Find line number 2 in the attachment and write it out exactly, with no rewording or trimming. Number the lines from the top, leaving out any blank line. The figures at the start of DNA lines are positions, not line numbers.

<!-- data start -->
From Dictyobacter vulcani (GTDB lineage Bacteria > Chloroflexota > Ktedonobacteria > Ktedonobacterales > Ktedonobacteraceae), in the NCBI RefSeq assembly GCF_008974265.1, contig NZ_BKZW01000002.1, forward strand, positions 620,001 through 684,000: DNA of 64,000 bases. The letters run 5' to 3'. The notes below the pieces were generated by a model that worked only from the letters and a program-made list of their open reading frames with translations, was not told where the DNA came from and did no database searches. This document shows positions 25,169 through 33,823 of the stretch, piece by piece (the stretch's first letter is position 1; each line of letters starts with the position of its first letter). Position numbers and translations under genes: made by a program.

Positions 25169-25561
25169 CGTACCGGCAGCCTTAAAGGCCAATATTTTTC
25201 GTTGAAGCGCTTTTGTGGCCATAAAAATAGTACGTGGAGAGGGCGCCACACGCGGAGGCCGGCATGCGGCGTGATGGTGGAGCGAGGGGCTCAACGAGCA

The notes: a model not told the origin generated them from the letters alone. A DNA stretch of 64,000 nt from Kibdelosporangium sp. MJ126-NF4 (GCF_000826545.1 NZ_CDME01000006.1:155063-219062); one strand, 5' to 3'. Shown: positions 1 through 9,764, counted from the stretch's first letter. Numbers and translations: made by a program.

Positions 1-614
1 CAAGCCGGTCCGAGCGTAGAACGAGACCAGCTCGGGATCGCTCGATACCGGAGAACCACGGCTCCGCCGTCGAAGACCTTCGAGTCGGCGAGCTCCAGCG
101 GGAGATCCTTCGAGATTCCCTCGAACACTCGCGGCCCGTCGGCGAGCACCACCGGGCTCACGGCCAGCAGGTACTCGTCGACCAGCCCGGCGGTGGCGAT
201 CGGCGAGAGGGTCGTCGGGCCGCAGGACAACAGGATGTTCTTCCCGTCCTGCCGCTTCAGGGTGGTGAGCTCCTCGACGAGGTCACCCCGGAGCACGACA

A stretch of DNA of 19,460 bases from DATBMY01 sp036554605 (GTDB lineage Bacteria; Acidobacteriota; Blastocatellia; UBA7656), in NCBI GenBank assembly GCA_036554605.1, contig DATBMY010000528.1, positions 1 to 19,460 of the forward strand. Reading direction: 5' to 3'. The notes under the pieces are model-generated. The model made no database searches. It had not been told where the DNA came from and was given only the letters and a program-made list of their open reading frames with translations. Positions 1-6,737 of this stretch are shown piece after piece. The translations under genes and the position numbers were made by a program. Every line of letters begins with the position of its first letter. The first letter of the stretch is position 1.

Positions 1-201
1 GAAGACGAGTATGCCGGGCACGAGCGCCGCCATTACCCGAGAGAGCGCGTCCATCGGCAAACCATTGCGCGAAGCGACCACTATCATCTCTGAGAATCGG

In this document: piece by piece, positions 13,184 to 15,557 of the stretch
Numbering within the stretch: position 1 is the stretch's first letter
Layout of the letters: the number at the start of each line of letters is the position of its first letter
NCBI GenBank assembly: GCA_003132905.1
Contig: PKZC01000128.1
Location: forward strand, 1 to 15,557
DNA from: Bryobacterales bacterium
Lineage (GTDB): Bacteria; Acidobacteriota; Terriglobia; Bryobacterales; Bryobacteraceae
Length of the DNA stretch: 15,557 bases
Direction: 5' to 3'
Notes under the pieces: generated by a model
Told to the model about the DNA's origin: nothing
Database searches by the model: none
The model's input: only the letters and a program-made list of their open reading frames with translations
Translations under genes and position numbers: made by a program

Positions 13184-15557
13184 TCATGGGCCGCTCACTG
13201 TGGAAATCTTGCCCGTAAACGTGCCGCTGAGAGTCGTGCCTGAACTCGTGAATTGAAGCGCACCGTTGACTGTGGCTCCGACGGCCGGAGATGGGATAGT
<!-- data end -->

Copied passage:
Positions 25169-25561